Gen 5 – Subaru Service

I usually let the service writer know in advance (in creative ways) that I keep a close eye on fluid levels, check for leaks, and wash my car by hand usually once a week. This lets them know that I am not a person who does not take care of my car. Most of the time this prompts them to make a comment to the technicians to be a little more careful with my car. Sometimes, however, it makes them defensive. If that’s the case BEFORE they touch my car, I usually take the keys out of their hands.

Unfortunately for my psyche I have first-hand knowledge of the backstage at the stores. I have worked both on the general service/tire changing side and on the management side and have seen it all. Both good and bad technologies. I’ve seen the crashes and the desperate corrections that follow, hoping it goes unnoticed.

I vividly remember two incidents on my watch. There were many more, but these two come to mind.

First it was a very expensive supercar next to the supercar that my tech replaced the wipers. While waiting for the new wipers, he removed the old one and the arm slipped from his hand and hit the windshield. He didn’t say anything at the time. He then replaced the wipers and started driving the car out of the shop. When the windshield hit the cold air outside, it immediately cracked all the way. Imagine if it didn’t crack there, but 30 minutes down the road.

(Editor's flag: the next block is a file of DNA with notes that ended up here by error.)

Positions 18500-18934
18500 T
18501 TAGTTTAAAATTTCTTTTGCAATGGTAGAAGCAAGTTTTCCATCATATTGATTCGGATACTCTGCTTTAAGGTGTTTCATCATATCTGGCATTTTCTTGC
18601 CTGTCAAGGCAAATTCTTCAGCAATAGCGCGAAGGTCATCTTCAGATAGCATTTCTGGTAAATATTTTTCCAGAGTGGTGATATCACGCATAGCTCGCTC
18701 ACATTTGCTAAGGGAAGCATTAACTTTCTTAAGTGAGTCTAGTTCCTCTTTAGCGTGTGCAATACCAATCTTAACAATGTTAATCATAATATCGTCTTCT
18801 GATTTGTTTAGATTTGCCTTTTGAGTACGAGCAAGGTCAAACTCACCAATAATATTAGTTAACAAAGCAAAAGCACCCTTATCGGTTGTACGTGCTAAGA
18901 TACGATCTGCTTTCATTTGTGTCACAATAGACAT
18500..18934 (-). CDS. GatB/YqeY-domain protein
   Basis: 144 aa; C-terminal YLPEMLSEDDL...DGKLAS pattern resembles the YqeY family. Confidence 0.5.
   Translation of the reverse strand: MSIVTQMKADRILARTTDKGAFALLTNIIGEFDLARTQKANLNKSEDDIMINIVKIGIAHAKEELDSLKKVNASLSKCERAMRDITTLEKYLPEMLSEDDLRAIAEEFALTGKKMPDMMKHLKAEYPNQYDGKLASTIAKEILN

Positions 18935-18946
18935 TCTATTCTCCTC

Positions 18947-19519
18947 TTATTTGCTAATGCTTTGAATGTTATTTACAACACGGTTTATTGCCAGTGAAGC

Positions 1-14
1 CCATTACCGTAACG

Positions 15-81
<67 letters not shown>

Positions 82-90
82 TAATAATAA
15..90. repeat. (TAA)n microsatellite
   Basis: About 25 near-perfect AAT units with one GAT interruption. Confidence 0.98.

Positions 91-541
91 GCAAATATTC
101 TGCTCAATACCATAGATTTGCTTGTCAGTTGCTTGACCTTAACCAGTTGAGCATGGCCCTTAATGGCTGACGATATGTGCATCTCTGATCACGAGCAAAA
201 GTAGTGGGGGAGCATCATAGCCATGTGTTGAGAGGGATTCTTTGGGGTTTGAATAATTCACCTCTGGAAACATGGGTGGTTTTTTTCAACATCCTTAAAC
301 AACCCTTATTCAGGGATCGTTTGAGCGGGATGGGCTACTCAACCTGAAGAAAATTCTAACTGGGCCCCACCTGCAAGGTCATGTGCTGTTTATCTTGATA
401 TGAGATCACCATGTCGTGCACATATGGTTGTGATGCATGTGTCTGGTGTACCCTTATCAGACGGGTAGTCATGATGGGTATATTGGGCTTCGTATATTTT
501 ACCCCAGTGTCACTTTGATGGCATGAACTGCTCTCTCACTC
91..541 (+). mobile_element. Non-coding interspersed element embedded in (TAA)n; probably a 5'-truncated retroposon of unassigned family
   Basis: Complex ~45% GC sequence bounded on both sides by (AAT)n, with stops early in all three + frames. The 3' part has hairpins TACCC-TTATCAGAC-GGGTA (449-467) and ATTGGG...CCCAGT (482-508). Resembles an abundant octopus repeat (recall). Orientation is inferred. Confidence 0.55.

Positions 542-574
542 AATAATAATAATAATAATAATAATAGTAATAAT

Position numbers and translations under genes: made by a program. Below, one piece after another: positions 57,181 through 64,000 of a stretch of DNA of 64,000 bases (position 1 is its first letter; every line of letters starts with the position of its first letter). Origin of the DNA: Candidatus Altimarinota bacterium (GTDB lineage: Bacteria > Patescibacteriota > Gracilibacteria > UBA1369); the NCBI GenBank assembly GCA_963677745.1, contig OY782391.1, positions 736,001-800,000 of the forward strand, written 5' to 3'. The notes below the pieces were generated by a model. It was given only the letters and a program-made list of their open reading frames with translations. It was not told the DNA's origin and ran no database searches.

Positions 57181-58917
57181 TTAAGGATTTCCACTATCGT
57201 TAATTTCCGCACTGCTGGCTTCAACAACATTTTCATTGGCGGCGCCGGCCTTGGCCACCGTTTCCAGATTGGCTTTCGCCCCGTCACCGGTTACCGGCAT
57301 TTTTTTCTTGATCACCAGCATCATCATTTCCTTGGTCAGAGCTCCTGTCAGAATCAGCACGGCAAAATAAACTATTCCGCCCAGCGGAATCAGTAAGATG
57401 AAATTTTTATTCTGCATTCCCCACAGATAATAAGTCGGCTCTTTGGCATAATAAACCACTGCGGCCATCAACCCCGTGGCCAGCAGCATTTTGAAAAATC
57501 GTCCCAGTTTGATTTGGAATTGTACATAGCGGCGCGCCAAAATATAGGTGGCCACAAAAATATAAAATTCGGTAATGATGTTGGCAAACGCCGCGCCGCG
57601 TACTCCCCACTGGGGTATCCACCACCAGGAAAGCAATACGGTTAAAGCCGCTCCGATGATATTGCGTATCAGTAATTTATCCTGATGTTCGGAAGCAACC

I believe the second one was a very rich Mercedes. One that has the cartridge filter on top of the motor. We had a GS that was almost done with its mechanic’s certs, forgot to put the top on the filter after the oil change. He started the car and sat in it for a few seconds. I’m not sure what it was doing, but when I looked at the car from across the room, oil was literally spraying everywhere from the filter. It was all over the car. Naturally, the center manager took the car across the street to clean it before the customer returned.

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